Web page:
Readers, I introduce to you to Samantha Crane, a recipient of a Pikes Peak Writers Conference 2017 scholarship. We ask those who benefit from our scholarship program to share a bit about their experience at PPWC. We hope to see Sam back next year ready to pitch!
Each year, the Pikes Peak Writers organization offers a limited number of scholarships to aspiring writers who could not otherwise attend the Conference. Since 1993, scholarships have been made possible by generous contributions from friends of PPW and participants of the Pikes Peak Writers Conference, and we thank those donors. Scholarship applications for Pikes Peak Writers Conference 2018 will be open beginning in November 2017. More information is available here.
The next Pikes Peak Writers Conference is April 27-29, 2018 in Colorado Springs, CO.
Gabrielle Brown, Managing Editor
I arrived at Pikes Peak Writers Conference 2017 ready to quit writing. I had not worked on my manuscript for ages and I had begun to hate it. While at the conference, the most amazing thing happened. I fell in love with my story again!
After four years of my manuscript waiting for me, I came out of this conference weekend with a bare-bones outline for my first book. I was even able to come up with concepts for two more books, taking this idea from hated and ignored to a trilogy that I am excited to work on. I really can’t pin it down on one “aha” moment because every second spent at the conference was building back up my love of writing. Of the 14 workshops I had the opportunity to attend over the weekend, two really stood out to me.
The first was “Writing Worlds That Work” with Carol Berg. She gave us so much information that I filled nine pages worth of notes. Ms. Berg covered everything from the definition of setting versus world to the background of your world–that is what is
happening around your character–to keeping your plot unpredictable. Ms. Berg even gave activities to complete so we would grasp the concepts better.
The second class that stood out to me, perhaps because of my own manuscript idea, was “Designing Magic” with M.H. Boroson. With his help I was able to better define and make sense of the magic within my world. Instead of having a vague idea of there being magic, I now have ideas to make it an impactful part of my current manuscript.
While I loved the workshops that I took and the speakers had such helpful information, I have to say that it was the people that were there that had the most impact on me. From the very first day when I sat down at the query help desk to the final meal on Sunday, I was encouraged by everyone I spoke with. The most common phrases I heard during the conference, and probably the words that will stick with me most, are “just finish it” and “you will finish it”.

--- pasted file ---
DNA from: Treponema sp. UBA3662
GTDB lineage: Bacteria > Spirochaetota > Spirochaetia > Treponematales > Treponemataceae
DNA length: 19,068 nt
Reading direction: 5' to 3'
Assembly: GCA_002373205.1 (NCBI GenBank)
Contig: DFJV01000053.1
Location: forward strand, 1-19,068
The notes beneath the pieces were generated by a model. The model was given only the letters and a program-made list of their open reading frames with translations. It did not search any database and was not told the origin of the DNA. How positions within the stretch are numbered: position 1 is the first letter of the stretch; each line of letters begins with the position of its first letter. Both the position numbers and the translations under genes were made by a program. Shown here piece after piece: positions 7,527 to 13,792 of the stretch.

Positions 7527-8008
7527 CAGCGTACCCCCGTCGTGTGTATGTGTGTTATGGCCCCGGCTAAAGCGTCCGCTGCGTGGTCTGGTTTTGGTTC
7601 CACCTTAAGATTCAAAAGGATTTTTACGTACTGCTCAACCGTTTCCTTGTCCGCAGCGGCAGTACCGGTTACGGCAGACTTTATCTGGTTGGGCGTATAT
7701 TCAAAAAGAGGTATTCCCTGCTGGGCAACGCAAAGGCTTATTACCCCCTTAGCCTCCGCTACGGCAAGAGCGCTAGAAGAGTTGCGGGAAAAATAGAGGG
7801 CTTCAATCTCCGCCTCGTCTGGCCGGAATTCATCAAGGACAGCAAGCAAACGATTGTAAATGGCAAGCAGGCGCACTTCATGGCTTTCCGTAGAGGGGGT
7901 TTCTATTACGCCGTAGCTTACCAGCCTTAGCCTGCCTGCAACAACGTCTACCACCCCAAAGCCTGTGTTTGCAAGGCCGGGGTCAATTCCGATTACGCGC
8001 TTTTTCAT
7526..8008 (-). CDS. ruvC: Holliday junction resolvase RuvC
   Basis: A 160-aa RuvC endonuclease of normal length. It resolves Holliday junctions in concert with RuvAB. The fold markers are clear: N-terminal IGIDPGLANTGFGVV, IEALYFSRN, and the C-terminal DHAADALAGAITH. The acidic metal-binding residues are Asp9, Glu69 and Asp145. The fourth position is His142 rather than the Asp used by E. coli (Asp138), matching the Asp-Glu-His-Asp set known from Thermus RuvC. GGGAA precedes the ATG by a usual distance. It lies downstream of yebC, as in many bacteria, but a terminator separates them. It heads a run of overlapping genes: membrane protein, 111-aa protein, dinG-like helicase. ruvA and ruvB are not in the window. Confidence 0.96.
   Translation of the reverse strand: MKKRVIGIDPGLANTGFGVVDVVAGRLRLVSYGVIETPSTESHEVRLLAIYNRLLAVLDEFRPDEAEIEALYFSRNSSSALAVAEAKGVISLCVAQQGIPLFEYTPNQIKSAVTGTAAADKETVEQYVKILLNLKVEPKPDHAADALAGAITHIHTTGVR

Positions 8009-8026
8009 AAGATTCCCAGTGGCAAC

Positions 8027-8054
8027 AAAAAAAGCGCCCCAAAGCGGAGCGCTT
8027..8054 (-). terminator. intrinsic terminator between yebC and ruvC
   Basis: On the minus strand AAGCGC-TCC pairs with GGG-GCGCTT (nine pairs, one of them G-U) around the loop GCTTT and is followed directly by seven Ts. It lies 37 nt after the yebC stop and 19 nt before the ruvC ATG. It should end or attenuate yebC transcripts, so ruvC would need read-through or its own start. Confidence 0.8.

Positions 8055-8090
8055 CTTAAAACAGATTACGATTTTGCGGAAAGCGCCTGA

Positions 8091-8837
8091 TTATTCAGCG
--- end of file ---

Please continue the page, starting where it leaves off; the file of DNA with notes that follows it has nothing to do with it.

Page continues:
The conference was not all work, however. In our down time we were able to talk with other authors, editors, and agents. We had opportunity to get favorite books signed and shop for new additions to our collections. One of the most fun experiences was the costume dinner. It was wonderful to see so many people dress as beloved characters. The dinner had contests and prizes and is something I will be looking forward to every year.
This conference was a drastic turning point in what I can now call my writing career. I would suggest that every writer, even every person that has a story in mind, attend this conference. You will come away with not only a deeper understanding of writing and its techniques, but you will also receive encouragement by the ton, ideas, and maybe a few new friends. Take the chance, you won’t believe the change this conference can make in your life.
I’m sure I’m not alone in saying thank you, Pikes Peak writers conference 2017, I wish the conference could have lasted longer.
Samantha Crane lives in Colorado with her husband and two children. She is first and foremost a wife and mother, who has joyfully taken on the additional responsibility of homeschooling a preschooler and a kindergartener. In her free time Sam likes Fiber Arts such as crocheting, knitting, and has even tried her hand at spinning and dying her own yarn. Sam began reading when she was 4 years old but never really tried to write fiction until she was an adult. She is now currently working on her very first novel that combines her love of the Fantasy and Mysteries genres with a bit of Horror. Sam is hoping that she will be able to finish it and have it ready for editing within the next year, preferably in time for the next conference.